Anatomy & Physiology Essentials provides a solid introduction to human anatomy and physiology, providing a comprehensive basis for students exploring many different career opportunities within the healthcare industry. Starting with the fundamental units from which the human body is built, the content builds to include all of the individual body systems, with an emphasis on terminology as well as structure and function. Attention is also given to diseases, disorders, and conditions that may affect each body system. Rigorous and thorough, this one-semester text delivers a comprehensive introduction to A&P without being unnecessarily complex. The accompanying Study Guide is available in print or digital format. Resources for the instructor include lesson plans, chapter reviews and quizzes, presentations for PowerPoint®, and assessment software with question banks.
1. Foundations of Human Anatomy and Physiology 2. Molecules and Cells 3. Body Tissues 4. Membranes and the Integumentary System 5. The Skeletal System 6. The Muscular System 7. The Nervous System 8. The Sensory Systems 9. The Endocrine System 10. The Respiratory System 11. The Blood 12. The Cardiovascular System 13. The Lymphatic and Immune Systems 14. The Digestive System and Metabolism 15. The Urinary System 16. The Male and Female Reproductive Systems Appendix A Metric-English Conversion Factors Appendix B Anatomy and Physiology Word Elements Appendix C Common Medical Abbreviations Glossary Index
Susan J. Hall - is a professor in the Department of Kinesiology and Applied Physiology at the University of Delaware. She is a fellow of the American College of Sports Medicine and the AAHPERD Research Consortium, and she has served as President of the Biomechanics Academy of AAHPERD, President of the AAHPERD Research Consortium, and Vice President of the American College of Sports Medicine. She is also the author of several successful textbooks and has served on several journal editorial boards. After graduating from Duke University, she began her career as a high school biology teacher. She earned a master's degree from Texas Woman's University and a PhD from Washington State University. She has been teaching at the college level for more than 30 years and served for many years as a department chair and deputy dean.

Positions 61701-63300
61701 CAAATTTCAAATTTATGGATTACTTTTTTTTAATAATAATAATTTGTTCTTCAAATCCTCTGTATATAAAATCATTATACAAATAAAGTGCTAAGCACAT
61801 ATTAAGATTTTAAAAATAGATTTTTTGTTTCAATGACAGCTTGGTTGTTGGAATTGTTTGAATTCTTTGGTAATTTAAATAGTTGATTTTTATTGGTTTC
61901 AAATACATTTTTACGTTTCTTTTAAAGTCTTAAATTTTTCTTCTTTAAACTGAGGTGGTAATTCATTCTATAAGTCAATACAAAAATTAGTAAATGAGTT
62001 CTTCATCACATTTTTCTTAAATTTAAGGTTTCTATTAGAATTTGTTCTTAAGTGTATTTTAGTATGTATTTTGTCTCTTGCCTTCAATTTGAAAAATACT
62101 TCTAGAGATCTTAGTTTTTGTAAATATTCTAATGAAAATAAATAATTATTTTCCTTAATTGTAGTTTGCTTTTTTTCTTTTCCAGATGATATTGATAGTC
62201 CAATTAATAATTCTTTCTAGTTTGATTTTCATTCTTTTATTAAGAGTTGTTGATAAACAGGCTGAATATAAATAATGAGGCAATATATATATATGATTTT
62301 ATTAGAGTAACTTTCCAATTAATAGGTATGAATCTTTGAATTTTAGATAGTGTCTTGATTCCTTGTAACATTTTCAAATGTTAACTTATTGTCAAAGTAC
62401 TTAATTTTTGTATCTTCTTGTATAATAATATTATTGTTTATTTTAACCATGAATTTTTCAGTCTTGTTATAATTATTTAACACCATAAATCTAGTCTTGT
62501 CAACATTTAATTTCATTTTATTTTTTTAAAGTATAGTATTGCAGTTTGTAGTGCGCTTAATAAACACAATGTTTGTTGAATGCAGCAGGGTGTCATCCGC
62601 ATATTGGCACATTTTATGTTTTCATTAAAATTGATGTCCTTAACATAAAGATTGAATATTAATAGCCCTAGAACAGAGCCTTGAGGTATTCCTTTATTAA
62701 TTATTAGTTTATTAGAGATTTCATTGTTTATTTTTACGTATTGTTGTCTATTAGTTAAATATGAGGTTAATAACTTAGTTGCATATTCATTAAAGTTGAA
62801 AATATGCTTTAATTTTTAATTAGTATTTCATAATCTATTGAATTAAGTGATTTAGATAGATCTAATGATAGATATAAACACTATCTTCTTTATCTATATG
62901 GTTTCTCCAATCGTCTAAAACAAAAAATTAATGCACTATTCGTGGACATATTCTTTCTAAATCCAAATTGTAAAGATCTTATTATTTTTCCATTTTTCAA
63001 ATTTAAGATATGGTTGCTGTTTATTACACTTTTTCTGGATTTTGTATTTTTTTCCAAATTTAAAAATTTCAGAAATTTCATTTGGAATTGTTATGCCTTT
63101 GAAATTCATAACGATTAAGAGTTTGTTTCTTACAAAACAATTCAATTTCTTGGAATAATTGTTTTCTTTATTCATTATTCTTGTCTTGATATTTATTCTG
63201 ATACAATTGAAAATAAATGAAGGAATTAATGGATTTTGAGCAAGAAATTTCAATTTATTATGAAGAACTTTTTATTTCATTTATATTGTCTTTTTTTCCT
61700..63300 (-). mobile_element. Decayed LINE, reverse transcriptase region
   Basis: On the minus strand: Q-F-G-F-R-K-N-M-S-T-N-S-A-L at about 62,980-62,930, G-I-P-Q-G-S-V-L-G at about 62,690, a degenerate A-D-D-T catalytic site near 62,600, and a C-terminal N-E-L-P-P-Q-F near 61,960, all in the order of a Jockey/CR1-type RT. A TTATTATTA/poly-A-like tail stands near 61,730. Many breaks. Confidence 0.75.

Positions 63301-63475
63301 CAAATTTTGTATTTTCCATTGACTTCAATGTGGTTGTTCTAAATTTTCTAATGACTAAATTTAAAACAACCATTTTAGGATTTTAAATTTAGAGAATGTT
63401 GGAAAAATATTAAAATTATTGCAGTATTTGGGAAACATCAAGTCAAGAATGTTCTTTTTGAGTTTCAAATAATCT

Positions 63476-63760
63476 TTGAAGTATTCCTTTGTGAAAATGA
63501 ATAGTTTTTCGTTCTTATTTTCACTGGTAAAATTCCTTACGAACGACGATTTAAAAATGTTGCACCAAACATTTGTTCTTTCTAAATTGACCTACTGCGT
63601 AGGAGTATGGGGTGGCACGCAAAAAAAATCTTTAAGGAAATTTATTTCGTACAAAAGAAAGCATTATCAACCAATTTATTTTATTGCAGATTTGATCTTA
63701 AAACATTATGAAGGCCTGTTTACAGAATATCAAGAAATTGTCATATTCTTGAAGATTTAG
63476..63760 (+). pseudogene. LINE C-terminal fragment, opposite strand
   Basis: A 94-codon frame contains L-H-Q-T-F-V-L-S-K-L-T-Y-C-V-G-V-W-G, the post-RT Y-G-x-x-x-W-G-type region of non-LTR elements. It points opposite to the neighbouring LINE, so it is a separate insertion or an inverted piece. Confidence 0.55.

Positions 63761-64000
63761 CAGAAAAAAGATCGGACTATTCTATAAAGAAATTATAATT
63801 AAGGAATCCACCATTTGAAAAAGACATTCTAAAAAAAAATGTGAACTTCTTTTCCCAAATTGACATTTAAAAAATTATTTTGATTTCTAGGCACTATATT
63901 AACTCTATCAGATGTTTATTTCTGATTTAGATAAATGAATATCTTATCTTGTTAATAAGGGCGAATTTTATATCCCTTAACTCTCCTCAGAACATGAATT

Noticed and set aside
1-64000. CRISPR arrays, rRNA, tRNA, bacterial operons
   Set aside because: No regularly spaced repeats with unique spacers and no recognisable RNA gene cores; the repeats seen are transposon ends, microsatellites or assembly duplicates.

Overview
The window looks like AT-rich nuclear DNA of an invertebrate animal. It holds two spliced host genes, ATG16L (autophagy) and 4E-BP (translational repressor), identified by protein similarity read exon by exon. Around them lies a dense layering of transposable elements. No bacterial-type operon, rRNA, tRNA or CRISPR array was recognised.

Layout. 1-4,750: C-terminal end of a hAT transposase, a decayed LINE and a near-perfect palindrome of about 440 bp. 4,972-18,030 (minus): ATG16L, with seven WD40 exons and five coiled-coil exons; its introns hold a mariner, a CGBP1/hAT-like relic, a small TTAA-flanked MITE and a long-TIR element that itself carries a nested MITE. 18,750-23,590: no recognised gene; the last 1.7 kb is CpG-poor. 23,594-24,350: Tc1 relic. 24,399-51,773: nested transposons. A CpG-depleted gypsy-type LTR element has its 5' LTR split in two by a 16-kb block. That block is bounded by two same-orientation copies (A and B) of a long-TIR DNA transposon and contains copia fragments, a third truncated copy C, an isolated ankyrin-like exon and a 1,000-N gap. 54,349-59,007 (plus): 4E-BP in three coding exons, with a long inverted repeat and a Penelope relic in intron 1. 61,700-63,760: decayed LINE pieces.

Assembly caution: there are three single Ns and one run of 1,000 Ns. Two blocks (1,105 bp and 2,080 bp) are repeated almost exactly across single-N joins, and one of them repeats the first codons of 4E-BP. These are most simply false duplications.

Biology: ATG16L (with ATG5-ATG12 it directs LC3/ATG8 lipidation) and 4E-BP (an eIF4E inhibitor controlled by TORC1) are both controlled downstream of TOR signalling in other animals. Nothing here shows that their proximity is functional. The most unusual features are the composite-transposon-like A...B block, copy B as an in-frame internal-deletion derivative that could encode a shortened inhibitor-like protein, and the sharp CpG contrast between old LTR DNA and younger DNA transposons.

Michelle A. Provost-Craig - is an Associate Professor in the Department of Kinesiology and Applied Physiology at the University of Delaware, where she has taught graduate and undergraduate courses in physiology, clinical exercise physiology, and electrocardiogram interpretation for more than 20 years. She is the recipient of the University's most prestigious awards for Excellence in Teaching and Excellence in Advising and Mentoring. She also received a University grant from the Center for Teaching Effectiveness to develop innovative approaches to teaching anatomy and physiology to college students. At the University of Delaware, she served as the graduate coordinator of the Masters in Exercise Science program and was the founder of their Cardiopulmonary Rehabilitation Program. Dr. Provost-Craig has served in numerous leadership roles for the United States Figure Skating Association (USFSA) and has performed physiological assessments of national and international elite ice figure skaters. She was the Vice President of the Mid-Atlantic Chapter of the Regional American College of Sports Medicine (ACSM) and has participated in several ACSM committees. Dr. Provost-Craig earned a Master's degree from the University of Delaware and a PhD in Exercise Physiology from the University of Maryland.
William C. Rose - is an Associate Professor in the Department of Kinesiology and Applied Physiology at the University of Delaware, where he has taught anatomy and physiology for 20 years. He is a member of the American Physiological Society and the American College of Sports Medicine. He is the author of textbook chapters and research articles in the fields of cardiovascular physiology and biomechanics. He has served as a grant proposal reviewer for the National Science Foundation and as a manuscript reviewer for scientific journals such as Circulation and the American Journal of Physiology. After graduating from Harvard University with a degree in physics, Rose earned a PhD in biomedical engineering from Johns Hopkins University. He completed a postdoctoral fellowship in cardiology at Johns Hopkins Hospital, and he worked in research and development for the DuPont Company before joining the University of Delaware.